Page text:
On Mon, 21 Jul 2008 00:32:01 +0530, Rahul Sundaram wrote:
> Beartooth wrote:
>> Can anybody explain to a non-technoid how the developers go about
>> deciding whether a new thing gets added to the current Fedora release,
>> or held to become part of the next?
> Can you explain what you mean by a "new thing"?
[snipperoo : lots of great stuff]
Not very well, I'm afraid. It's a disadvantage autodidacts are
always at -- worth it, but always at it. I chose a deliberately vague
term, partly because of all the things I don't know, and partly because
my thinking isn't that precise yet.
I don't even know if there's a sharp line between an app and an
applet, or a package and a feature, for instance. Or, say, between things
yum can find, and ones it can't -- such as Konqueror, which I use under
Gnome. (I once tried not installing KDE at all, planning to install just
Konqueror and whatever it brought with it; but couldn't till a guru told
> Do you mean a new software package or new feature or something else?
All of those, for sure. Burning media is a good example of a job
that's gotten vastly easier for the uninitiated over the years (and
running GPS-interfacing topographic map software of one that I'm sure
will yet). I don't recall, but I'd guess, that simplifying the K3B front
end happened or could have happened during a release, but that
introducing Brasero probably came with a new release.
I did know from one of the LUGs I follow that more than I dream
of gets added in, or sometimes obsoleted out, constantly. I've also
noticed several times that the changes accompanying a new release may be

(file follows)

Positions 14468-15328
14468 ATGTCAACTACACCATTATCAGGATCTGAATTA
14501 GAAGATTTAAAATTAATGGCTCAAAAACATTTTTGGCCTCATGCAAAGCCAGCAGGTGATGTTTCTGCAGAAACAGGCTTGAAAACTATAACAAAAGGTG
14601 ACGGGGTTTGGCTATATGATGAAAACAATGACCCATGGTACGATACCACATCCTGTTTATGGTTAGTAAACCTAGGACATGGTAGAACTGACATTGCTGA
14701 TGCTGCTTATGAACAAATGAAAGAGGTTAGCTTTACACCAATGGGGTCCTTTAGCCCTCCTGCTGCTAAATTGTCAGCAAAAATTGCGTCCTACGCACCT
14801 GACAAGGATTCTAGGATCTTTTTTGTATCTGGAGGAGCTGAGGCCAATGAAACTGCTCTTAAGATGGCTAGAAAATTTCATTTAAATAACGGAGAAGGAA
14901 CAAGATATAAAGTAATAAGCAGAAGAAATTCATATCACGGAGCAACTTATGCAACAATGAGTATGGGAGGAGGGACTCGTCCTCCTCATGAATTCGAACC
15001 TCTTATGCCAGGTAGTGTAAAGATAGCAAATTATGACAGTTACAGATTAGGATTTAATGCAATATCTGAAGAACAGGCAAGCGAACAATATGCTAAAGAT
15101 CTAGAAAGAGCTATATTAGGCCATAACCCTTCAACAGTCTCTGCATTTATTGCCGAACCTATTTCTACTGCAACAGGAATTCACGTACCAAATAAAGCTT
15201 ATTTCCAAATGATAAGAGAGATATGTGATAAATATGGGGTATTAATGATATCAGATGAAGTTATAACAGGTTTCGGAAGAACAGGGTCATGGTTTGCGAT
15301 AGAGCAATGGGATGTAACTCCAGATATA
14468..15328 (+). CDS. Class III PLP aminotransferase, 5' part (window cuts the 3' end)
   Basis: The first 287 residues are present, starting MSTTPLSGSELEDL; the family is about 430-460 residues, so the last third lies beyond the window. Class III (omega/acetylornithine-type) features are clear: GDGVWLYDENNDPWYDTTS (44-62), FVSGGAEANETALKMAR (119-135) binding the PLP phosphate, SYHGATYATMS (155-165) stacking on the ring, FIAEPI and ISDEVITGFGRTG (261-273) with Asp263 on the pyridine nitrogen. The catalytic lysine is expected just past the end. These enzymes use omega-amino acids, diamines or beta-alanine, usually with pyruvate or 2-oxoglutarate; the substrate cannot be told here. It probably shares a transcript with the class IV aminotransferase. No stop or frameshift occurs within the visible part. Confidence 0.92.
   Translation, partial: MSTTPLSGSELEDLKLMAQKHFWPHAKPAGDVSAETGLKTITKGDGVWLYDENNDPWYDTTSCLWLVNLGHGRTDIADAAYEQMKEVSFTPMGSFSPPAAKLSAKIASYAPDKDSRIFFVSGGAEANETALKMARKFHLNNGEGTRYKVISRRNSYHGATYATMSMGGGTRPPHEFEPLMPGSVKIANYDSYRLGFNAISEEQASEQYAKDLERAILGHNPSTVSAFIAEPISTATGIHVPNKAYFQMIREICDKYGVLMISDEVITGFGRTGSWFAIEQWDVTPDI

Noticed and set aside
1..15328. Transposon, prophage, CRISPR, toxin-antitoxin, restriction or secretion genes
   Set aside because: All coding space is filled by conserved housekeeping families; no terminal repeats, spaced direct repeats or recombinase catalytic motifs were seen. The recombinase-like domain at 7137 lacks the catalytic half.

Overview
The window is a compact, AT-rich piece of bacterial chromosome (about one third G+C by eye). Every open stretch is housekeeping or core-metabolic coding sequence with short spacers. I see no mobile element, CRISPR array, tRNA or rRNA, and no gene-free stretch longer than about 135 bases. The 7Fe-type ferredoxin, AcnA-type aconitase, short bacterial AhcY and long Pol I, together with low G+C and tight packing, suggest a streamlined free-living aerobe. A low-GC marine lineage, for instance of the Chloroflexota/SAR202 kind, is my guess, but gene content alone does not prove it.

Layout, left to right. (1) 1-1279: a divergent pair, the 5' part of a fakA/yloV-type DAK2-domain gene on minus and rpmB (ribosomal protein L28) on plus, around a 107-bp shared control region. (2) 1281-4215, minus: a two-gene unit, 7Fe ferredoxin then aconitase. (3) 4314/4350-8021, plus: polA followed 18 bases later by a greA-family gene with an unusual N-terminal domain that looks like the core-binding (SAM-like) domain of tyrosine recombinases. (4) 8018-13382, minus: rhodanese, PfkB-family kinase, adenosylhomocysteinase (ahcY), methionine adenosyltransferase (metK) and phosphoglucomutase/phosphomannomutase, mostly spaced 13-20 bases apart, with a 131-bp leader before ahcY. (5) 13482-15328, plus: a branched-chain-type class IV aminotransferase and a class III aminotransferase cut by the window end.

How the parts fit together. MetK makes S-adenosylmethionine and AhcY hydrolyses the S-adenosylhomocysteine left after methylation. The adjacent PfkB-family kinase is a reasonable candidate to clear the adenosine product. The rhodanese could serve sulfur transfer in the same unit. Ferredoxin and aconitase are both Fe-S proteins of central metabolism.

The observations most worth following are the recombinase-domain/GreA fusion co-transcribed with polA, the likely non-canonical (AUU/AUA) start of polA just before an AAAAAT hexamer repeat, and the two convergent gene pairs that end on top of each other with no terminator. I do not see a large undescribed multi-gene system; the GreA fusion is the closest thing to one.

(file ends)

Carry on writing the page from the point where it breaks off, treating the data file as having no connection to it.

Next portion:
vast -- as replacing pirut with package-kit seems to me, and the
introduction of SELinux was to more people than just me.
That set me wondering if there were systematic priorities such as
urgency on one hand, new convenient abilities on another, and something
else again on the gripping hand. And how it might be that new bugs find a
way into things as seemingly familiar for so long as Anaconda.
I hope I'm making some sense. Anyway, the rest of your answer
(all that good stuff I've cut here) will give me plenty to chew on for
quite a while. I knew, of course, that y'all'd've thought it through way
beyond me -- but not that you'd've articulated so much of it explicitly,
and even set it out in public. Many thanks!
Beartooth Staffwright, PhD, Neo-Redneck Linux Convert
Fedora 8 & 9; Alpine 1.10, Pan 0.132; Privoxy 3.0.6;
nine (count 'em -- nine) different browsers
Remember I know precious little of what I am talking about.
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